Who’s who in Novak’s team?

Published by Bede Briscomb

Novak Djokovic and his team training in July; Getty Images
He has the biggest entourage on tour…but what does everyone on Novak Djokovic’s team do?

After calling time on his 2017 season with an elbow injury in July, Novak Djokovic is looking rested and ready to return to the top. But with two GOATs at the top of their game, it won’t be easy. Luckily, Nole has an army around to assist in taking out those pesky Federers and Nadals.

Related: Novak Djokovic brings Stepanek on board

Andre Agassi: coach

Agassi agreed to coach Djokovic for Roland Garros and Wimbledon without any plans for a long-term commitment. The Djokovic team has since said the American will return to a lead role in 2018, but will only travel to major tournaments.

Radek Stepanek: coach

Stepanek and Djokovic have long been best mates on tour. After retiring in November, the former world No.8 quickly joined Novak’s team as a coach who will travel full time. Fresh from leaving the tour and having battled many of Novak’s foes, Stepanek brings a unique perspective of the modern game that Agassi, who retired in 2006, may not be able to provide.

Craig O’Shannessy: strategist

O’Shannessy recently revealed that he was helping out Agassi and Stepanek in Monaco as Novak prepares for the Australian Open. He is a renowned tennis strategist, so while Andre and Radek hone Novak’s skills, Craig may be prepping the Serb with trends that developed during Djokovic time off the tour, as well as some key tactics to use against his likely competition.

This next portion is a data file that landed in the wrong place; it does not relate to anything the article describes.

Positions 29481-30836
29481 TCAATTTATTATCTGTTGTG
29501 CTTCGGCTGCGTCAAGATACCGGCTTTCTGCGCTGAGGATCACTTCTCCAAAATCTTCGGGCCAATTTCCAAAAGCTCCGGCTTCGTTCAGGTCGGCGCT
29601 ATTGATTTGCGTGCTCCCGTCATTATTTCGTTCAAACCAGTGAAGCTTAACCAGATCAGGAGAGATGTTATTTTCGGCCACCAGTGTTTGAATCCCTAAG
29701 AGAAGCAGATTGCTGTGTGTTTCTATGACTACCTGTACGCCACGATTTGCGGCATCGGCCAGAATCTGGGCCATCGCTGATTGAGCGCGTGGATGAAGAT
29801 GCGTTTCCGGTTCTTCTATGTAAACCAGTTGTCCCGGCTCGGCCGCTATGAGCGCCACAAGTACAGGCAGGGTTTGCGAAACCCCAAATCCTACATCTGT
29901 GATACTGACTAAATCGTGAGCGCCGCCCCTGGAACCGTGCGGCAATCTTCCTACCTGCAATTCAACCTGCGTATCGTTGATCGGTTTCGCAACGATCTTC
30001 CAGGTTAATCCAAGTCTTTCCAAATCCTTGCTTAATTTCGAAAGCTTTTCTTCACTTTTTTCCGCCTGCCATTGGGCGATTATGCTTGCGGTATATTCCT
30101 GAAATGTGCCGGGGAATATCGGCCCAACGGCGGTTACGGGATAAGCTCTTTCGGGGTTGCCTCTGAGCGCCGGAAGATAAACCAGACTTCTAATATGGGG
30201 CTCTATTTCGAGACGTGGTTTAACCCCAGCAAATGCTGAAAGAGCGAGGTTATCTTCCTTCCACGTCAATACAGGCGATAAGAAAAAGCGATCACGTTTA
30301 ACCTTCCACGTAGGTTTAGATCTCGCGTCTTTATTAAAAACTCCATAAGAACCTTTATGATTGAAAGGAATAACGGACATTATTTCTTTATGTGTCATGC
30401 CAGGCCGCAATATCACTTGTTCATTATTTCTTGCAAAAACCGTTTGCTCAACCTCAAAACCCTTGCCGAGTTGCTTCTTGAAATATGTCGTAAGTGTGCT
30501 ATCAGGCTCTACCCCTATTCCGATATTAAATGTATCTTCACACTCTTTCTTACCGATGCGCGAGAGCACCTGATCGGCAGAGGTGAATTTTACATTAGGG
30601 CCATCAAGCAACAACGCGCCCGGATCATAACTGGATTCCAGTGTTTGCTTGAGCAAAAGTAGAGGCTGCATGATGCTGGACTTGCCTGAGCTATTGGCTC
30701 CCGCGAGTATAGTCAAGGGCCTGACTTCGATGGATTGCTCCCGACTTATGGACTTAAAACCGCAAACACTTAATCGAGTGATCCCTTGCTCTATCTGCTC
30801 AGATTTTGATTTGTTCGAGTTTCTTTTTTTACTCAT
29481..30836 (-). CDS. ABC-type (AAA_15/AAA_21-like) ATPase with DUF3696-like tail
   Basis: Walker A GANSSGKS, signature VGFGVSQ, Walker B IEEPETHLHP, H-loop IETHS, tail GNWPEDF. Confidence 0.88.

Pepe Imaz: spiritual advisor

Other than his family, Imaz is just about the only man to retain a spot in Djokovic’s 2018 entourage. Over the years Novak has become more mellow, focusing on “happiness and harmony” – an outlook primarily influenced by Imaz.

DEBATE: Who’s going to have a better 2018, Djokovic or Murray?

Jelena Djokovic: director, ND foundation

Aside from being Novak’s wife and mother to his two children, Jelena handles most of Djokovic’s off-court business. She is a humanitarian and entrepreneur, and even though she’s got a full-time gig managing the Novak Djokovic Foundation, still manages to find time to attend most of his matches.

Ulises Badio: physio

Perhaps the most important member of the team, Badio is in charge of rehabilitating Djokovic’s bad elbow. “We are bringing it under control,” Badio told La Nacion in September. “‘Time was required to improve it. The decision he took allowed us to have a timetable and not go back and forth about treatment.”

Marco Panichi: fitness trainer

Panichi is a long-time tennis fitness coach, training players such as Svetlana Kuznetsova and Fabio Fognini. Before 2017, Novak was known as one of the fittest men on tour; in 2012 he defeated Rafael Nadal, also one of the fittest men on tour, in an Australian Open final that almost lasted six hours. It will be up to Panichi to ensure the 12-time Grand Slam champ returns to that elite level of stamina.

Marko Djokovic: training partner

Marko is Novak’s brother and often trains with him as a hitting partner. After retiring from the ATP tour without much success, Marko suffered depression and has since credited Pepe Imaz for curing him. Marko and Novak share similar interests in spiritual development.

Mario Ancic: coach

A former player himself, Ancic joined Djokovic in July as a coach, but Novak said it’s more informal than anything: “We don’t have any contracts. We don’t have any long-term agreements… First of all, I spoke to Andre. Andre absolutely agreed with Mario being that second person who might potentially be spending a little bit more time with me on the road.”


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